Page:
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Medications to Avoid with a Sulfa Allergy


Updated June 03, 2014

Written or reviewed by a board-certified physician. See About.com's Medical Review Board.

What medications should sulfa-allergic patients avoid?

The following list is by no means comprehensive. People with allergy to sulfa or sulfonamide-related medications should always check with their doctor or pharmacist prior to starting any new medications.

Sulfa antibiotics. In people with adverse reactions to sulfonamide antibiotics, all other sulfonamide antibiotics should be avoided. These include trimethoprim-sulfamethoxazole (Septra®, Bactrim® and generics), sulfadizine, sulfisoxazole, and dapsone. Topical sulfa antibiotics, such as sulfacetamide eye drops/shampoos/creams, silver sulfadiazine cream, and sulfanilamide vaginal preparations.

Diuretics (water pills). The risk for sulfa-containing diuretic medications causing reactions in sulfa-allergic patients is low. Many diuretic medications, such as hydrochlorothiazide (HCTZ) and furosemide (Lasix) are sulfa-based, while ethacrynic acid (Edecrin) is not. While there is no proof that people with an allergy to sulfa-based antibiotics will also react to sulfa-based non-antibiotics, it is recommended that a sulfa-allergic person take the first dose of a sulfa-based diuretic under direct medical supervision.

Sulfonylureas. Oral medications used for the treatment of diabetes, called sulfonylureas (such as chloropropamide, glyburide, and glipizide), are structurally similar to sulfonamides. While there are a few reports of these medications causing problems in sulfa-allergic patients, these medications are generally tolerated.

Celebrex®. Celecoxib (Celebrex®), a popular COX-2 inhibitor used for the treatment of arthritis and pain control, is a sulfonamide non-antibiotic medication. Although there have been no reports of sulfa-allergic patients reacting to Celebrex®, it is a theoretical concern, so the recommendation is that sulfa-allergic patients avoid this medication.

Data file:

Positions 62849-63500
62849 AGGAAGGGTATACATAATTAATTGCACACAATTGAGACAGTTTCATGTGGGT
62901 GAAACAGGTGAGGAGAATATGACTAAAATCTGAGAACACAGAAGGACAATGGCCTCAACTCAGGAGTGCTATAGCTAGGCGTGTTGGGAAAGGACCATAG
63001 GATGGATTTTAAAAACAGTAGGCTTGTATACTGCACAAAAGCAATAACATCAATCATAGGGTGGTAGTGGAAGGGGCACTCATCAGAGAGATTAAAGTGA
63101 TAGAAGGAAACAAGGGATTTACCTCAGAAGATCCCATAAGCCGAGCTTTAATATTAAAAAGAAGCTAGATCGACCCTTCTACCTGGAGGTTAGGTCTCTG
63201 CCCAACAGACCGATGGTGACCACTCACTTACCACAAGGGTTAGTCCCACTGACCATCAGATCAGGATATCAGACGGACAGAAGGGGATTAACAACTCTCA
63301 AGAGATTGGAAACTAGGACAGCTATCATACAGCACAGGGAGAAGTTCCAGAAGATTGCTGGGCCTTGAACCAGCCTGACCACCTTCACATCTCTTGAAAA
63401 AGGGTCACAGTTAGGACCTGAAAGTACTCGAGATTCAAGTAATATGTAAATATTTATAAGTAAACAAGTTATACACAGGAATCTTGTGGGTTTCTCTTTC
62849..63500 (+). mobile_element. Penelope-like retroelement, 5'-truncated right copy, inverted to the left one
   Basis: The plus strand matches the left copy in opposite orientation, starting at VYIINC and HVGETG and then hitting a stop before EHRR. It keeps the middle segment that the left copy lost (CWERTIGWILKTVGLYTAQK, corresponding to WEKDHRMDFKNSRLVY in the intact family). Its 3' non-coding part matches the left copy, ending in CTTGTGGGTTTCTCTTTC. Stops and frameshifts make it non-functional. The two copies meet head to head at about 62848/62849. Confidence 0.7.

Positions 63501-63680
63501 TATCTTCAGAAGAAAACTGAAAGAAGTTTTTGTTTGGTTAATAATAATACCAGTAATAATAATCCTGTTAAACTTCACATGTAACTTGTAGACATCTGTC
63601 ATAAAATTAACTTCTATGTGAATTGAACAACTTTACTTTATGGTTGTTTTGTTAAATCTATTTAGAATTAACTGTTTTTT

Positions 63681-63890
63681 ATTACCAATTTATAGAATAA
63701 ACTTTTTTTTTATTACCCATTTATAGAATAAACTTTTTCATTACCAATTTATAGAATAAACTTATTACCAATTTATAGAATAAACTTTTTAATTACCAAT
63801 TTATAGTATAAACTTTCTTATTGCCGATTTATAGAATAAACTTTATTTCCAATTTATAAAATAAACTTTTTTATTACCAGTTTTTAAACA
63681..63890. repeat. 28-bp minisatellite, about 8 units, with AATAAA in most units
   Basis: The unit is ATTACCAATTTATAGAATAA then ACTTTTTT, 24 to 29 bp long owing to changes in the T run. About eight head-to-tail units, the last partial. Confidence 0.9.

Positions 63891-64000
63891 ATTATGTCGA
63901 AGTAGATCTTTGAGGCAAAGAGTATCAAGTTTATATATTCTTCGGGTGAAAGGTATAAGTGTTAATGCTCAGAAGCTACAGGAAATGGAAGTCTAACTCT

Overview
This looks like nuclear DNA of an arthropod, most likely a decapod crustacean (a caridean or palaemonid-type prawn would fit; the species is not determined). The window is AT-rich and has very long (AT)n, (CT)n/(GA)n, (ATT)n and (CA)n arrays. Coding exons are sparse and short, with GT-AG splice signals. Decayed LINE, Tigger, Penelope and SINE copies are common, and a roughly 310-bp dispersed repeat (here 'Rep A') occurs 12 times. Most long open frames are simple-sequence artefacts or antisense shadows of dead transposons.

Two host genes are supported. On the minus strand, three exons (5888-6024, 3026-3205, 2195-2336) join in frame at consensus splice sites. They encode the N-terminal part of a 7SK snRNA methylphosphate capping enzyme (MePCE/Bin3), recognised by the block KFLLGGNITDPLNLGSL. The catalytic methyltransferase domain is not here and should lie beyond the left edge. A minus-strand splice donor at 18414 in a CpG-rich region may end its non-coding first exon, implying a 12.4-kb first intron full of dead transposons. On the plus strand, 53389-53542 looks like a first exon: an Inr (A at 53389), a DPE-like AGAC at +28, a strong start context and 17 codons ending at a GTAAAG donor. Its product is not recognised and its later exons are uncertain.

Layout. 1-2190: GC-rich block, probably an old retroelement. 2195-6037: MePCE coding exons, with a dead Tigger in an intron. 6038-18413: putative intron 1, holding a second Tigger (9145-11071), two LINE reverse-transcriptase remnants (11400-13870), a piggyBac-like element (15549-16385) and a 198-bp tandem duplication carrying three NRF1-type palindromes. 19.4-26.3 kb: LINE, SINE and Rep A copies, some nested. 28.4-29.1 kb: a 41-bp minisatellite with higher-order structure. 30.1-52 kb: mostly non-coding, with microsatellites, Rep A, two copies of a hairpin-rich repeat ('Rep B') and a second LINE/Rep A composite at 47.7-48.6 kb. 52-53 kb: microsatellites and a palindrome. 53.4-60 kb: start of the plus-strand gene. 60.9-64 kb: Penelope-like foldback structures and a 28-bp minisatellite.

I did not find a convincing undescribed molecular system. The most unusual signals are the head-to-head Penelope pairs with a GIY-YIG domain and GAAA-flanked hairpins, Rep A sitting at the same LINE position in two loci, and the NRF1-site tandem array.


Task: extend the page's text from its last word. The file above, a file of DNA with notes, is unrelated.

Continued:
Sulfasalasine. Sulfasalasine is a sulfonamide that is related to aspirin, and is used for inflammatory bowel disease and rheumatoid arthritis. This medication should not be used in people with sulfa allergy.

Imitrex®. Sumatriptan (Imitrex®), used for the treatment of migraine headaches, is related structurally to sulfonamides, although there is no evidence that people with sulfa allergy are at increased risk for reactions from this medication.

Zonisamide. Zonisamide is a sulfonamide medication used for the treatment of seizures. It has been associated with severe skin reactions, those typically seen with sulfa reactions. This medication should not be used in sulfa-allergic patients.

Sulfa reactions never happen at a good time -- and sometimes happen at the worst time, such as on your wedding day, vacation or other special event. Did sulfa allergy ruin your special day? Share your story on how sulfa allergy ruined your special event.


    1. Strom BL, Schinnar R, Apter AJ, et al. Absence of Cross-Reactivity between Sulfonamide Antibiotics and Sulfonamide Nonantibiotics. N Engl J Med 2003;349:1628-35.
    2. Choquet-Kastylevsky G, et al. Allergic Adverse Reactions to Sulfonamides. Current Allergy and Asthma Reports. 2002;2:16-25.
    3. Allen J. Which Medications to Avoid in Patients with Sulfa Allergy? Prescriber's Letter. July 2000.

DISCLAIMER: The information contained in this site is for educational purposes only, and should not be used as a substitute for personal care by a licensed physician. Please see your physician for diagnosis and treatment of any concerning symptoms or medical condition.

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